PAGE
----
A team of researchers has developed a method of turning urine into electricity. Yes, you read that right, urine into electricity. Although not a great deal of power is being produced by this technology at the present time, the results are encouraging. Driving the researchers is a lofty goal. If the technology could be improved to the point where significant power can be produced, it would be a game changer for the areas of the world that lack electric infrastructure. Not only that, just imagine powering an electric car with electricity generated from effluent waste. That would be a major development.
How it works
The principle is simple. Urine is basically organic chemicals in solution so if the chemicals can be properly utilized, it can be a fuel like any other substance. What makes urine appealing is that it is rich in key compounds and, as Suburban Chrysler of Troy, MI, a full-service Chrysler, Dodge, Jeep, Ram dealer puts it: “there is a lot of it in the world.” The research is being done at the University of the West of England in Bristol in their BioEnergy Centre. The way it works is that urine is processed by a special Microbial Fuel Cell (MFC). MFCs are devices that harness the energy of microorganisms to create energy as part of their metabolic processes. In other words, when these organisms grow, they produce electricity.
The MFC process
The research based at the University of the West of England in Bristol has developed a method for turning human effluent into electricity. Urine is basically chemicals in solution, so if those chemicals can be properly utilized, it can be a fuel like any other. The Bristol team uses a Microbial Fuel Cell (MFC) system, which harnesses microorganisms to create energy as part of their metabolic process.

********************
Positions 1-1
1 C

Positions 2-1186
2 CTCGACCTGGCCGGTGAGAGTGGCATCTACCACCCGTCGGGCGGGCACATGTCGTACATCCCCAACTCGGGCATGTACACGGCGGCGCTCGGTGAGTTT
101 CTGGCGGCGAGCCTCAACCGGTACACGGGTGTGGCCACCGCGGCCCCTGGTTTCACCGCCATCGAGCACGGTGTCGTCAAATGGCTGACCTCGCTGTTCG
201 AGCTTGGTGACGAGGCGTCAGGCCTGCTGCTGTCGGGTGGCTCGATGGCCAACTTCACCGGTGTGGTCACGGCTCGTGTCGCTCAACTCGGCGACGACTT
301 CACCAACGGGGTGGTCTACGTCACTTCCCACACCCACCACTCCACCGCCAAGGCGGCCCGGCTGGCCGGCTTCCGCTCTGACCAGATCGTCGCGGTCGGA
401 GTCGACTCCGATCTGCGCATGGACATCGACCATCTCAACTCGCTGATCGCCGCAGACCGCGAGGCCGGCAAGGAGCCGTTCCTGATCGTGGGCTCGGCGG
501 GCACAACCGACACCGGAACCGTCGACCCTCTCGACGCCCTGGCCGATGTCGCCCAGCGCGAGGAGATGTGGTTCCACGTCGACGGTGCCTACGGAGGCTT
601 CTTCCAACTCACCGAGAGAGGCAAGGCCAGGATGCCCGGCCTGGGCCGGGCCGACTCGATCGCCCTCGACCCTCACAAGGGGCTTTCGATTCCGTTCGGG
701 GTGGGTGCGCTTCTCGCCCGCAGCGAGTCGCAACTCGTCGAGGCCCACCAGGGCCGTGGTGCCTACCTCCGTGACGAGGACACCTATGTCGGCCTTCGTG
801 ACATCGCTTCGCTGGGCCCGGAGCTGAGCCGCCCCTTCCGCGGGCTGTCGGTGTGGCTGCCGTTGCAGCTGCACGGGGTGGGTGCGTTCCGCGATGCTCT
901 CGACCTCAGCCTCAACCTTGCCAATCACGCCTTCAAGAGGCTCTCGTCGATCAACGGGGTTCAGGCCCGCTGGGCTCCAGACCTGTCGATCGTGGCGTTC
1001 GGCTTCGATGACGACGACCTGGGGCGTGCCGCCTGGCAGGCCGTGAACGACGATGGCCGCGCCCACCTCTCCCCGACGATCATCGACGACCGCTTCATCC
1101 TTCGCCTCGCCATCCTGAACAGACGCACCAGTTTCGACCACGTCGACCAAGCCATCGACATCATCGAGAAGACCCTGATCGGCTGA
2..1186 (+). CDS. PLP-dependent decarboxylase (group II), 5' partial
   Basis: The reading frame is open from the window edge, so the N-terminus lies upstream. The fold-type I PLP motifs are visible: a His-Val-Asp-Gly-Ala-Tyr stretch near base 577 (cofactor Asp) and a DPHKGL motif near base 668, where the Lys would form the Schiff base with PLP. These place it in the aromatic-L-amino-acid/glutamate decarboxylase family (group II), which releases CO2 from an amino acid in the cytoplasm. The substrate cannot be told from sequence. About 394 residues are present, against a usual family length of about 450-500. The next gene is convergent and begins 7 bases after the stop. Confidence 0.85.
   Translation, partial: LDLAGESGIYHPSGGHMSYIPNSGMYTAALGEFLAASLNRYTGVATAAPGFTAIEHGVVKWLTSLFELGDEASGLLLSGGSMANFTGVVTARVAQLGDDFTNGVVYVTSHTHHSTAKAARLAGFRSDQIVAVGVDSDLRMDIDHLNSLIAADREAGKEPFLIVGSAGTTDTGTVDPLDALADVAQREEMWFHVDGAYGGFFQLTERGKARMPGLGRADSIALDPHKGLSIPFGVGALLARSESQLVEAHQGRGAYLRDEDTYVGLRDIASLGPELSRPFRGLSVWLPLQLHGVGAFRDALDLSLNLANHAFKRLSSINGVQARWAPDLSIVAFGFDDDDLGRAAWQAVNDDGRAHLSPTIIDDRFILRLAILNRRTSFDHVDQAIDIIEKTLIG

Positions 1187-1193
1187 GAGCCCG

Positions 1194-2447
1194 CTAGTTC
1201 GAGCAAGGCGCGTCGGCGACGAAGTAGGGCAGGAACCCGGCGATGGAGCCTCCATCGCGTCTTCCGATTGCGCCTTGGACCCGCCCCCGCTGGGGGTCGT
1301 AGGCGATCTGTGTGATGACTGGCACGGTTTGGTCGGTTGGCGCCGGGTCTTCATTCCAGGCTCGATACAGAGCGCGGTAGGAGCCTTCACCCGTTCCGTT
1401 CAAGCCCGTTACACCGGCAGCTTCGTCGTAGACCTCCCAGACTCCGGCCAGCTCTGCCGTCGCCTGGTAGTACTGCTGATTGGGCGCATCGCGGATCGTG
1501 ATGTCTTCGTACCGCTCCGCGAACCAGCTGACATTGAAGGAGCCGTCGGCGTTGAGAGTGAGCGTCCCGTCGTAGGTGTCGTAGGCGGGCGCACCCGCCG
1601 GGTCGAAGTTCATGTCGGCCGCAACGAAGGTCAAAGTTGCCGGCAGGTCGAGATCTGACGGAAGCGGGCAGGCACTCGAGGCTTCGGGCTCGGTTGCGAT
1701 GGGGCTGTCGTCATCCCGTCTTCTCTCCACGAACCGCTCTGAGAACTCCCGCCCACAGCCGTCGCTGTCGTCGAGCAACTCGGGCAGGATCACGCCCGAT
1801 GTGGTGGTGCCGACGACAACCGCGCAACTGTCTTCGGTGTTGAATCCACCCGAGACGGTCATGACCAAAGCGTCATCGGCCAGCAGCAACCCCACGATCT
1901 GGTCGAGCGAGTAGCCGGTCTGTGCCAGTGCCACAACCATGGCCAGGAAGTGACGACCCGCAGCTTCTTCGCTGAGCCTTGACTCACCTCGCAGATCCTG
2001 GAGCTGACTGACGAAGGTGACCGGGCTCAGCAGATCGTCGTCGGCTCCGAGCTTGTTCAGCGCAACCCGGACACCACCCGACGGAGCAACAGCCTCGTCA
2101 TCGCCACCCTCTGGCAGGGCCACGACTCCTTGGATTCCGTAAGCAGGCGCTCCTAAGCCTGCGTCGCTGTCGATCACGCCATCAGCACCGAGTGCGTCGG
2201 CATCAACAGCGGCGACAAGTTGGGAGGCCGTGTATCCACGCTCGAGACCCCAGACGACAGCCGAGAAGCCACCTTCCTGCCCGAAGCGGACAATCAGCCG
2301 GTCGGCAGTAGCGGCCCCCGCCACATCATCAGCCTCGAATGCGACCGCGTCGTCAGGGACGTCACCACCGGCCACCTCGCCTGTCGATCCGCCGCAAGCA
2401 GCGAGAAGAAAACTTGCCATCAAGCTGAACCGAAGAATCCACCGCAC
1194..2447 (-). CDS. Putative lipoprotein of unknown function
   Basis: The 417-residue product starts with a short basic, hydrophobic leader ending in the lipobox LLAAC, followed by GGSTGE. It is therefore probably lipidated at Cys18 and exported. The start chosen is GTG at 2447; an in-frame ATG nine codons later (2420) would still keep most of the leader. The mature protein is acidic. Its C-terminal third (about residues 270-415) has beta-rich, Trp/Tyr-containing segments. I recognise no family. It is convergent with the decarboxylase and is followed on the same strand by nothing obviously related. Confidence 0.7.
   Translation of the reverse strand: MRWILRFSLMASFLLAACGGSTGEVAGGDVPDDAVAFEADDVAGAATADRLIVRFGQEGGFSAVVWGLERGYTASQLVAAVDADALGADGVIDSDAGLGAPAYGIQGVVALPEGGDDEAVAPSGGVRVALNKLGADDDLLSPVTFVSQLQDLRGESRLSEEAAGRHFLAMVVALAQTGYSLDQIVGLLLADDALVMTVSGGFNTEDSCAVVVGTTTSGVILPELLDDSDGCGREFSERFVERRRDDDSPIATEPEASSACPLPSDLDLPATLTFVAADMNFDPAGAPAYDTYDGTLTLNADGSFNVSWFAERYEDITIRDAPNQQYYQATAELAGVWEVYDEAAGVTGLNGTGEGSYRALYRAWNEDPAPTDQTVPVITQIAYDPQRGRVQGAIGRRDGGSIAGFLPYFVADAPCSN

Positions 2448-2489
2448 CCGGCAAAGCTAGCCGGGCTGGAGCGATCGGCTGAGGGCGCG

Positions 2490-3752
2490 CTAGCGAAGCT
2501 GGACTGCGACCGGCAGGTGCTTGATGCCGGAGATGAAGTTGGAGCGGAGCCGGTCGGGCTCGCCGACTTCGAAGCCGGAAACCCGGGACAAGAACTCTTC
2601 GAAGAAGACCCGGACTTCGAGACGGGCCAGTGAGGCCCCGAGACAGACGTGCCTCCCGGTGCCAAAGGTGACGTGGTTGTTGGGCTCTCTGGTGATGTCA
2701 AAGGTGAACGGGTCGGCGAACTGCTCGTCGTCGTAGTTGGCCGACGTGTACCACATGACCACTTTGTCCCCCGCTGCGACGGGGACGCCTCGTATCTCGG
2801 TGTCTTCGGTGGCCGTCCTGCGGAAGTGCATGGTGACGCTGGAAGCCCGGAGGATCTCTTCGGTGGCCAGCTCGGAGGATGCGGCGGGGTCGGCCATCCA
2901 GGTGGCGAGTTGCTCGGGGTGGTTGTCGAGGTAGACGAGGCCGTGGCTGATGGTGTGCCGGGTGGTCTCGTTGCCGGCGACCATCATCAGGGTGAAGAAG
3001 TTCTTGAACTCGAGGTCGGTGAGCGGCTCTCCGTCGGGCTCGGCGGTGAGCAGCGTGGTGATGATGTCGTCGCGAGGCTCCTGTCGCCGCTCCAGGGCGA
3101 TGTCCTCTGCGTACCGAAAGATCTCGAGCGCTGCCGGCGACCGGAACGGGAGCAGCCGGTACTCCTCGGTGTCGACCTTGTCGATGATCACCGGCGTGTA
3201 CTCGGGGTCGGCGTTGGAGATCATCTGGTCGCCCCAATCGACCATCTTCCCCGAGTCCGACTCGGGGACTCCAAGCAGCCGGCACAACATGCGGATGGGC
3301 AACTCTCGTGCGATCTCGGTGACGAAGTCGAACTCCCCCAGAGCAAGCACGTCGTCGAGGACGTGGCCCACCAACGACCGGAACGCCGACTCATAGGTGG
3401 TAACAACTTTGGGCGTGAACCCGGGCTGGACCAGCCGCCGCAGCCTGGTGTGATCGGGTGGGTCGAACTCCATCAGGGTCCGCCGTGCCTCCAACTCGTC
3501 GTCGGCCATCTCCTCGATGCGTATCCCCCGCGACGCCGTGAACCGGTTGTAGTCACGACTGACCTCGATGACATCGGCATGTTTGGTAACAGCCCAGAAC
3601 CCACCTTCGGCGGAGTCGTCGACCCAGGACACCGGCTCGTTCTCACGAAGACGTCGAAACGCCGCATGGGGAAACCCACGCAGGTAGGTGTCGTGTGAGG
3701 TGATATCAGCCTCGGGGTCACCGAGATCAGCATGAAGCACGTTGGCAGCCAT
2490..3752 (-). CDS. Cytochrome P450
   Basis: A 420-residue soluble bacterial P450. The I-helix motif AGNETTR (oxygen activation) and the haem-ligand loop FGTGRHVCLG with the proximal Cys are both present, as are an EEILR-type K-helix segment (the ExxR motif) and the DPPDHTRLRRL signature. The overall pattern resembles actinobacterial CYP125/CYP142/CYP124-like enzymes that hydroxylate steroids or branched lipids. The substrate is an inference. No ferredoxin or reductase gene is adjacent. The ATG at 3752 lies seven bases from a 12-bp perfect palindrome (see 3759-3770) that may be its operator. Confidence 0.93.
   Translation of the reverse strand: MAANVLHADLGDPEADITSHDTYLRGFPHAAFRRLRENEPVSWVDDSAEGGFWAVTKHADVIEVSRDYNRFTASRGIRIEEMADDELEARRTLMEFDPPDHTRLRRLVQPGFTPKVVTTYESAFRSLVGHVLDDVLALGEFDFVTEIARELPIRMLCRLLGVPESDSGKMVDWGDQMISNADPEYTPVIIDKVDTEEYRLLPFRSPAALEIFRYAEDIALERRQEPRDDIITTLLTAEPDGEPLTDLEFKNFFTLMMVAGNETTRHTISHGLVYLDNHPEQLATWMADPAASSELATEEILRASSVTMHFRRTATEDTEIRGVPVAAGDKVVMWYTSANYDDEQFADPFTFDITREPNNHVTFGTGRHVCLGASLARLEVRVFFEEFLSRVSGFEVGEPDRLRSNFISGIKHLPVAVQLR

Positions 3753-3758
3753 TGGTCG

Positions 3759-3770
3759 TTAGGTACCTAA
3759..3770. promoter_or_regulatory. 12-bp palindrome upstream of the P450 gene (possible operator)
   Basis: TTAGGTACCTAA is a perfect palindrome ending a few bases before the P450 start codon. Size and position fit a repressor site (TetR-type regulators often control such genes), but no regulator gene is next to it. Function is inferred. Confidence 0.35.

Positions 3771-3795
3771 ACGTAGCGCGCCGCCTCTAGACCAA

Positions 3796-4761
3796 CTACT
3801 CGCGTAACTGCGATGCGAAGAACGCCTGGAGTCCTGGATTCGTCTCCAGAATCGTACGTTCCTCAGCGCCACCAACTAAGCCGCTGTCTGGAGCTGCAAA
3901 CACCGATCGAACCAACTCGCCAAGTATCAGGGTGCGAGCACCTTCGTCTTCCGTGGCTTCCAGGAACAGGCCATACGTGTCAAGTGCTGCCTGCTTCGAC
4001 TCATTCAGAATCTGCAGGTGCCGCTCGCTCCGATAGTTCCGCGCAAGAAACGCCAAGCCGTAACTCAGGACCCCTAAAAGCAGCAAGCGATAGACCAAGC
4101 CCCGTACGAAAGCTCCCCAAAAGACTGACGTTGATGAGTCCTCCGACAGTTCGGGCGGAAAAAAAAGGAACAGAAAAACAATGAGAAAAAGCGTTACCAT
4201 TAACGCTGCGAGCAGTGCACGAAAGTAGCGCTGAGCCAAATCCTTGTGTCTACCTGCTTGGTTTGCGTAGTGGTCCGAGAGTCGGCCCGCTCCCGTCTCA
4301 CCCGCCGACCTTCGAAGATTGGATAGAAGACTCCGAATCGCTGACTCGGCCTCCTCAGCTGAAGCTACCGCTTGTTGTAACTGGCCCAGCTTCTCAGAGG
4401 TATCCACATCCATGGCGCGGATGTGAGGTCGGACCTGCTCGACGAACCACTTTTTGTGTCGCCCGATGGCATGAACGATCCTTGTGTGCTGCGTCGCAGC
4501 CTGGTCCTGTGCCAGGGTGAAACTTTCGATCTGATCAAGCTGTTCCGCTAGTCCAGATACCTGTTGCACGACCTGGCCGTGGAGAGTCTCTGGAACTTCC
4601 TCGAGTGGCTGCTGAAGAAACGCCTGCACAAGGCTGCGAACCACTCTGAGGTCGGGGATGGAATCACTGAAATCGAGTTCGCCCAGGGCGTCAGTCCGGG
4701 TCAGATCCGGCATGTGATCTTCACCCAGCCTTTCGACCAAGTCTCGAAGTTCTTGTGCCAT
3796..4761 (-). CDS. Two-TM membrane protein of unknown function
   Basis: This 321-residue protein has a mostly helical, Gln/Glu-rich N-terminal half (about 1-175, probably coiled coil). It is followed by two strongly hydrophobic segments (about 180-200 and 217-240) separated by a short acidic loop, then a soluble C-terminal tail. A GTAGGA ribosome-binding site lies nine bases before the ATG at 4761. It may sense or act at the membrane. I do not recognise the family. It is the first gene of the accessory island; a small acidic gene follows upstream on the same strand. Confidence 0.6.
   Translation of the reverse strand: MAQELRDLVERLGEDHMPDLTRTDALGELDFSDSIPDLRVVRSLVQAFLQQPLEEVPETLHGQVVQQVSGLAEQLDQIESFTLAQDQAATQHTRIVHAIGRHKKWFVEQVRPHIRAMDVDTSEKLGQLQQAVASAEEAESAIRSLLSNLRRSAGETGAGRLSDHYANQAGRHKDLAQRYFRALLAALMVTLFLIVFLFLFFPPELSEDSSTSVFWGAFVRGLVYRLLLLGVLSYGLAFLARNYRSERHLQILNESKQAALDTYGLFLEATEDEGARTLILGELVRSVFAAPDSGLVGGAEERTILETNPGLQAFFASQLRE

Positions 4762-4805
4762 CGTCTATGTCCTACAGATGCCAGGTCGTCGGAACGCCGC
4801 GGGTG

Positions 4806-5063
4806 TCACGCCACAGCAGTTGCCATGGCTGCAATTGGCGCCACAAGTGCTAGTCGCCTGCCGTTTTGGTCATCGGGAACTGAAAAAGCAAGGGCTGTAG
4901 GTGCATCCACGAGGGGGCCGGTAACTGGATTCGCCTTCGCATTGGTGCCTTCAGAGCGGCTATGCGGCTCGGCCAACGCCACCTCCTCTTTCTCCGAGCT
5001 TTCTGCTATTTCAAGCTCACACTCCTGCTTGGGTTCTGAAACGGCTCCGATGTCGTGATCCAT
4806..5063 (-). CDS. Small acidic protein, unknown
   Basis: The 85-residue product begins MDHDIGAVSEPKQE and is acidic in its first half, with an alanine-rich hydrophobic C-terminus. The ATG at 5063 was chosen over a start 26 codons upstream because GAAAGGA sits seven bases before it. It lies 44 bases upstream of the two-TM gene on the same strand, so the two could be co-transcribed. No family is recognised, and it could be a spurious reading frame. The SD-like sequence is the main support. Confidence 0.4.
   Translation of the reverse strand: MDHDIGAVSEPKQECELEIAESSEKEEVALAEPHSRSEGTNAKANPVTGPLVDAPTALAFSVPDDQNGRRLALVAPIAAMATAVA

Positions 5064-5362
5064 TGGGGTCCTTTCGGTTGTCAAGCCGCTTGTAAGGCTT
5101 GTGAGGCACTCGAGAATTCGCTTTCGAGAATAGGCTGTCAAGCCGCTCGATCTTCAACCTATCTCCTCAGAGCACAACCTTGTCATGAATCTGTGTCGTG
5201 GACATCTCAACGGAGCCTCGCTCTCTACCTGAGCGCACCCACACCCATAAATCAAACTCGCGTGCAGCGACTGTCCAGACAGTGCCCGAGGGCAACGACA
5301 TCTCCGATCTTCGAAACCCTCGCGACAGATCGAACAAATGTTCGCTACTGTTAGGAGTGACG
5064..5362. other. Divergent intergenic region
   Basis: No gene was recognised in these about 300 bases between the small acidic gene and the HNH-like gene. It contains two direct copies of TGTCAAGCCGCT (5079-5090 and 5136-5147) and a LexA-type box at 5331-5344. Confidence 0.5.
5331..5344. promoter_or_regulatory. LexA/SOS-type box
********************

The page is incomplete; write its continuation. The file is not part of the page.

The idea of harvesting the energy produced by microbes isn’t new. Scientists have been doing it for years in other applications. What is remarkable about the process is how efficient it is. Professor Ioannis Ieropoulos, lead researcher and director of the Bristol BioEnergy Centre explains that microbes can convert organic matter into energy with a remarkable 96% efficiency. Currently the MFC designed by BioEnergy Centre is just 60% but improvements are being made.
First lighting and then cars
For the moment, the MFC process generates only enough electricity to recharge lithium ion batteries that allow for lighting. In areas with a poor power infrastructure, this is a tremendous asset however – the sun may not shine, and the wind may not blow, but urine will always be available. The technology is so promising that the Bill and Melinda Gates Foundation are involved, and is currently being deployed through Oxfam to bring power to refugees in the developing world.
As a happy side-benefit of the MFC process, the end product is made more environmentally friendly. The effluent coming out of the MFC is cleaner than the urine that went in, and is elementally perfect for fertilizer applications.
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